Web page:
Yitzhak Laor’s books are place very high demands on his readers, his country, and literature. At the same time, however, they are among the greatest works available to us readers, his home-country, Israel, and world literature in the present time. In the extremely complex world of his novels, he deals with a reality that is even more extreme in the Middle East than in real life generally. His language is as undisguised at the one extreme and obscene at the other as the perspectives he adopts in one and the same text are countless.
Yitzhak Laor, born in Pardes Hanna in 1948, now lives in Tel Aviv. He is a poet, a dramatist, a novelist and an essayist. In 1972, he refused to serve in the army in the occupied territories. Both his poems, in which he condemned the war in the Lebanon, and his novels were received enthusiastically by critics. In 1990, however, the then prime minister, Yitzhak Shamir, refused to award Laor the Prime Minister’s Prize for Poetry. In 1992, Laor received the Bernstein Award for poetry and in 1994 the Israel Award for poetry.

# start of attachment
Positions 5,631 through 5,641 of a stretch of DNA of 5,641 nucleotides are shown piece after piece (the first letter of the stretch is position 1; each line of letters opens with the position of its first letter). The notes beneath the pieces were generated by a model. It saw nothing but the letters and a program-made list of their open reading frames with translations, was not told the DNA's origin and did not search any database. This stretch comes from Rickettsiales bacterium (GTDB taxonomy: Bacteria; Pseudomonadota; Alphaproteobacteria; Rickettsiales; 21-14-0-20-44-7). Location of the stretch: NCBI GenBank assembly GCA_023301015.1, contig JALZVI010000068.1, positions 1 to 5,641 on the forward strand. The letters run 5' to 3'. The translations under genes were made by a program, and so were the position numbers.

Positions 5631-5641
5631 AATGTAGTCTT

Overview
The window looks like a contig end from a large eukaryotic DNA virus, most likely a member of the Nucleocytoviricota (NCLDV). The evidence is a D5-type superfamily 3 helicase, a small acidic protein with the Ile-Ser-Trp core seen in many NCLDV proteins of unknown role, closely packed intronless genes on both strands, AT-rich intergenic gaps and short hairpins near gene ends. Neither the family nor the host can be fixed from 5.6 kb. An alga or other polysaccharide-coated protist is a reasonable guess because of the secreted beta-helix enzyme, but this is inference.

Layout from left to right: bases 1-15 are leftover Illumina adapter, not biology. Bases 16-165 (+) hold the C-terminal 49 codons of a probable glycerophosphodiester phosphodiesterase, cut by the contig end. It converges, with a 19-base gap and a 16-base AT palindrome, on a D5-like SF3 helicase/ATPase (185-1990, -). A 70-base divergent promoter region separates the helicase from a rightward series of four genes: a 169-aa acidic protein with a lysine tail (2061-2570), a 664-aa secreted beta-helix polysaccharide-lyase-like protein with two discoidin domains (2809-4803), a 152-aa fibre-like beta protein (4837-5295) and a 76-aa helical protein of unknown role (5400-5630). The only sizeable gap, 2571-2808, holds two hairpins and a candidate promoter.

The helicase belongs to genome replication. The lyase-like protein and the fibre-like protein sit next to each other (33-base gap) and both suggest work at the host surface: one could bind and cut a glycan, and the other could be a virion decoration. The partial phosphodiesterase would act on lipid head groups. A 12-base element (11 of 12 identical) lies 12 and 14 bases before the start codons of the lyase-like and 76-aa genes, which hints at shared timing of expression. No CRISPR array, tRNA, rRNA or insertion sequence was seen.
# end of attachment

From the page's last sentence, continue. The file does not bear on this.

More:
The next engagements in 2010: John Berlin, tbc (January 12, 2010), Taibo (March 23, 2010), John M. Coetzee (May 4, 2010)